Optimists that we are, we want to say that we’ll have a full recap of Socrates’ epic circumnavigation on Monday. Superstitious as we are, though, we don’t want to jinx it. Please stay tuned to our Facebook page for more up-to-the-minute details.
It’s almost party time and we can’t wait to get together with sailors galore at Latitude 38’s Fall Crew List Party. This biannual celebration has become one of the Bay Area’s most talked-about events — for sailors and anyone aspiring to sail. It’s the who’s who of local-on-the-water activity and the how-to for anyone who is looking for a boat to sail on or looking for more crew. If you yearn to sail to Mexico or beyond, feel the adrenaline rush of sailboat racing, or simply want to get out on the water, then this is where you need to be next week.
Where and when is it?
The party is being held at a new venue, the Bay Model Visitor Center at 2100 Bridgeway, Sausalito, on Wednesday, September 11 from 6 to 9 p.m. Everyone is welcome and you can come as you are, we’re not fancy. Unless you want to dress up, and then by all means, please do!
What goes on at a Latitude Crew List Party?
Remember Fight Club? “What happens at Fight Club stays at Fight Club.” These days people are borrowing that line for anything and everything, but we’re not going to say it because we want you to know what happens, and we want you to join us. To start with, everyone will have a name tag to help cast off the lines of “Who are you, and what do you sail?” This will make it easier to find that foredeck person for your next regatta or that weekend leisure-sailing boat you’ve been dreaming to get onboard. And it works; just ask Rich…
There’ll also be several exhibitors from local sailing organizations, and for anyone participating in this year’s Baja Ha-Ha you’ll be able to meet the people from some of Mexico’s finest marinas. That’s not all. You could be the one to inflate the life raft from Sal’s Inflatable Services in the middle of the party, a coveted honor among Crew List partygoers.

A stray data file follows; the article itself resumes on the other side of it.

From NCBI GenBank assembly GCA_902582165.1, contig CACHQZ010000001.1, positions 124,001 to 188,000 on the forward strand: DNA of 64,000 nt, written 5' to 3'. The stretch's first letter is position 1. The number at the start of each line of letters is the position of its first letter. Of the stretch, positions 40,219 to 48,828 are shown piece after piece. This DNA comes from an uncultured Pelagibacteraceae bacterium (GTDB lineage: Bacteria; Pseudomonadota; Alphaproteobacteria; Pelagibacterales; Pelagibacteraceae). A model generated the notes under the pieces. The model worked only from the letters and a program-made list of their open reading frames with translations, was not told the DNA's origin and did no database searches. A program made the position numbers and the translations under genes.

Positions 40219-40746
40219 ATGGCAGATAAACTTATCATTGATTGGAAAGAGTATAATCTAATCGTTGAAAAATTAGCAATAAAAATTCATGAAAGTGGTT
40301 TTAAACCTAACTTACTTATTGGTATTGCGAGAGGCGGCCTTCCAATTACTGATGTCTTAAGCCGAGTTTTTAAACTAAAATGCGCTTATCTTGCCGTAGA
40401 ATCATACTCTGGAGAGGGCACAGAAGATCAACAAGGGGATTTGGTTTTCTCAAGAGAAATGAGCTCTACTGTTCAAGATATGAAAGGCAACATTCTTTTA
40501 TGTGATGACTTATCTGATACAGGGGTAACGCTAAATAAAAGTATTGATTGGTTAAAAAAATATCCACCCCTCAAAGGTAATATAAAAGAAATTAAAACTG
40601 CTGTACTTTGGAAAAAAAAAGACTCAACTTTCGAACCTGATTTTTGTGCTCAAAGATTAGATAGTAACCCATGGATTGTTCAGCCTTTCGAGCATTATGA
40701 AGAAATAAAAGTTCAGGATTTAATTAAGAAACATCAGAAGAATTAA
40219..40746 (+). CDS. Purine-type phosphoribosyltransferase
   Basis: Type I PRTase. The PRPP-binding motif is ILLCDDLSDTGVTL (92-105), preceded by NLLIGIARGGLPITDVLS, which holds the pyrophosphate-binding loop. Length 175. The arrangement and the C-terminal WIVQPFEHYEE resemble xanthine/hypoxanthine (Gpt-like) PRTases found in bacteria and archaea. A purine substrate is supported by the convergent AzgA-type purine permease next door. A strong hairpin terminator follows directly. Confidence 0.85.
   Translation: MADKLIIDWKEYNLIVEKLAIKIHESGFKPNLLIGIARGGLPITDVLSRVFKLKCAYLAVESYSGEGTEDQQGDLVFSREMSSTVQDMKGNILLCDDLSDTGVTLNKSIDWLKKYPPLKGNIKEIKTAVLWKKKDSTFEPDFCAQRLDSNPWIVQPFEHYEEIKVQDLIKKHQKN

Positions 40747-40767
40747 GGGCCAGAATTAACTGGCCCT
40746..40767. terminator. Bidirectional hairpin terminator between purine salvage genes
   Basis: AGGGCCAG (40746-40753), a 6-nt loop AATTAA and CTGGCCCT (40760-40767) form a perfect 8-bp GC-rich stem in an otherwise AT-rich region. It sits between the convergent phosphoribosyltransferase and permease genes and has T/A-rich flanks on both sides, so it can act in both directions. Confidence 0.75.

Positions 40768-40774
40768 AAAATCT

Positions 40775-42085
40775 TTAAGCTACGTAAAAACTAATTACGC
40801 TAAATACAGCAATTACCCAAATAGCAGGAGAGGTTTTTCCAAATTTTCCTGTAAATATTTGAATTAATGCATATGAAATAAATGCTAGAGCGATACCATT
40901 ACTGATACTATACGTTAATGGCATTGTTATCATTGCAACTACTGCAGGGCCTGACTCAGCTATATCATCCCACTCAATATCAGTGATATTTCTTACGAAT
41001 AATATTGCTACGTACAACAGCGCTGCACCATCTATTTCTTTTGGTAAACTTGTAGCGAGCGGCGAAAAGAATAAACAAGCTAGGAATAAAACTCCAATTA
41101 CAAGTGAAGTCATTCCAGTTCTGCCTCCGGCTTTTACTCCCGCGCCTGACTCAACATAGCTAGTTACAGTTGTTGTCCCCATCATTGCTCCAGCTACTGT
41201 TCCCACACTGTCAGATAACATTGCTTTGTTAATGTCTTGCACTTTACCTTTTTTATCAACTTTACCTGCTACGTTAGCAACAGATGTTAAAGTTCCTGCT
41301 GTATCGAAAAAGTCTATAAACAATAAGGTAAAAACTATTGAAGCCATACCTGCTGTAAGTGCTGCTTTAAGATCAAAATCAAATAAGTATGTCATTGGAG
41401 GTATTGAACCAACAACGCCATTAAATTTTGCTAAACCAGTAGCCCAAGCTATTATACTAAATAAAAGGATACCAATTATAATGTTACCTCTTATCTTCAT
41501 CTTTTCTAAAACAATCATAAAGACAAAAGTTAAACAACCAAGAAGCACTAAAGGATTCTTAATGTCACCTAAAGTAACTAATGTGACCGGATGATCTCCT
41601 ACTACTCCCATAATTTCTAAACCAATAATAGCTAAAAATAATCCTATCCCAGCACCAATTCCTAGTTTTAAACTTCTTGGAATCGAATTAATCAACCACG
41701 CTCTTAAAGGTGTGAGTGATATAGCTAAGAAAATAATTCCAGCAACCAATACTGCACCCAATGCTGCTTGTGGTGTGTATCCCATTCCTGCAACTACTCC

To keep you going we’ve organized a no-host beer and wine bar with drinks served by the salty crew from Call of the Sea, a range of dinners and snacks will be available for purchase from Casablanca Mediterranean & Moroccan Food truck and beer snacks throughout the evening.
Did we mention prizes? You could win Latitude logowear just for being there and joining the fun.
As we said, the party starts at 6 p.m. but you can also come early and enjoy pre-party events:
4 to 6 p.m. — Tour Call of the Sea’s brigantine Matthew Turner with the volunteers who have helped bring the vessel to life.
Party admission is $10.00, or if you’re 25 or under it’s $5.00 (please bring I.D.).
2019 registered Baja Ha-Ha participants and their first mates are FREE.
If you can’t make the party or you want to get a head start on finding crew or a boat to sail on, you can go to the Latitude 38 Crew List and add your name and details. This is a great resource for anyone and everyone who is looking to get sail-connected. Also check the full online calendar for other events happening in September.
In case we’ve missed anything, and for full party details, please go to Latitude 38 Fall Crew Party
See you there!
Sausalito is working through the process of updating their general plan, or a blueprint for a community’s vision of growth, which was last updated in 1995. Tomorrow, Sausalito will hold a “visioning session” for the Marinship, “That part of town north of Dunphy Park that includes our historic working waterfront and a wide variety of other public and private uses.”
Here’s the notice:
The Sausalito waterfront has launched hundreds of sailing ships, including the tall ship Matthew Turner. It’s one of the Bay’s best sailing destinations, home to a thriving sailing community and marine businesses, and simply a beautiful place to sail.
Its being a waterfront community and home to many Bay Area sailors, we’re sure sailors should be part of imagining the Sausalito waterfront’s future.